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Julia Ward Howe

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Signature of the writer of

the Battle Hymn of the Republic

Julia Ward Howe, 1819–1910.  American abolitionist, social activist, and poet.  Signature, Julia Ward Howe, and date, July 1910, on a 3⅛" x 2⅛" card.

Howe wrote The Battle Hymn of the Republic, which became the Unionʼs battle song during the Civil War, to the tune of a military camp song, John Brownʼs Body.  Members of the Massachusetts militiaʼs Second Infantry Battalion had concocted John Brownʼs Body to tease one of their fellow soldiers, who shared the same name as the Northern abolitionist who was hanged for attempting to seize the federal arsenal at Harperʼs Ferry, Virginia, now West Virginia, in 1859.  In November 1861, Howe and her husband, Samuel Gridley Howe, who were active in the abolition movement and strong supports of he Union, visited Washington, D.C., and met with President Abraham Lincoln.  Howe heard the song sung on November 18 during a public review of troops outside of Washington, where her friend and fellow abolitionist James Freeman Clarke suggested that she compose new words for the song.  She did, composing the lyrics as she laid in bed near daylight at the Willard Hotel.  She later recalled:

I went to bed that night as usual, and slept, according to my wont, quite soundly.  I awoke in the gray of the morning twilight; and as I lay waiting for the dawn, the long lines of the desired poem began to twine themselves in my mind. Having thought out all the stanzas, I said to myself, 'I must get up and write these verses down, lest I fall asleep again and forget them.'  So, with a sudden effort, I sprang out of bed, and found in the dimness an old stump of a pen which I remembered to have used the day before.  I scrawled the verses almost without looking at the paper.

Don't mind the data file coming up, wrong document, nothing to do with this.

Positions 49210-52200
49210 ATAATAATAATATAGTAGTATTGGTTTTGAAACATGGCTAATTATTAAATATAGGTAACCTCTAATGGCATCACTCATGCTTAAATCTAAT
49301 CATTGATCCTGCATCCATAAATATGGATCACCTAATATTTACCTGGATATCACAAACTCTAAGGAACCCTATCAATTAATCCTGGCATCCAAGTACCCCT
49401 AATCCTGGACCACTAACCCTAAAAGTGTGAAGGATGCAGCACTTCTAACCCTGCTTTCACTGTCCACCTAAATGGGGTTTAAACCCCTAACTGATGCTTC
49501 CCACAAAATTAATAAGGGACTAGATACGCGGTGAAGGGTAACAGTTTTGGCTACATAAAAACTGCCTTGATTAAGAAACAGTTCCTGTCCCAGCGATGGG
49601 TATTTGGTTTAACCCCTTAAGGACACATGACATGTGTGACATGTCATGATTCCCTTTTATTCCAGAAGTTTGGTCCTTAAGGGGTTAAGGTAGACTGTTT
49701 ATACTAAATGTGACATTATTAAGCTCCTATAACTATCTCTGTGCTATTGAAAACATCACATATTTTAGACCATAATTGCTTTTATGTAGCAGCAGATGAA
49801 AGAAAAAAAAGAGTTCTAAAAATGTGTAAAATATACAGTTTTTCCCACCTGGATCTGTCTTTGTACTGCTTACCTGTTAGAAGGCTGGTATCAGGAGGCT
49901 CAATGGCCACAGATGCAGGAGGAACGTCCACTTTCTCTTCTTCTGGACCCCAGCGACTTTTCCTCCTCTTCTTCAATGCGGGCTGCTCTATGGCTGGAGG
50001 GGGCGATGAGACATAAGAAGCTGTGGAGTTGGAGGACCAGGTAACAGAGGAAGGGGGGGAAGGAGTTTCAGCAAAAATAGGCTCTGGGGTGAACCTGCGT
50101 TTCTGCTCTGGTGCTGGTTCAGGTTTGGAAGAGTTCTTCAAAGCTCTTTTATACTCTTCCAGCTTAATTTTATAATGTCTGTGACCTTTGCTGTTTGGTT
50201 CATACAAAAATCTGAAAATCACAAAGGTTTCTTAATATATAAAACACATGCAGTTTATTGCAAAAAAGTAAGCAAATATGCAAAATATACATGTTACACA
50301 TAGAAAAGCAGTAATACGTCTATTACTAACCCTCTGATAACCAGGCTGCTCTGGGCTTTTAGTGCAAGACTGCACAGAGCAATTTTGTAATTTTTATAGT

Howe submitted the song to the Atlantic Monthly, which published it on its front page in February 1862. 

Howe has signed this card in black fountain pen.  There are mounting remnants on three corners and a faint paper clip stain at the left, affecting one letter of the date.  Overall the piece is in fine condition. 

This card comes with a 5" x 7" bookweight lithograph portrait of Howe in old age and an engraved brass identification plate for using in framing the signature.



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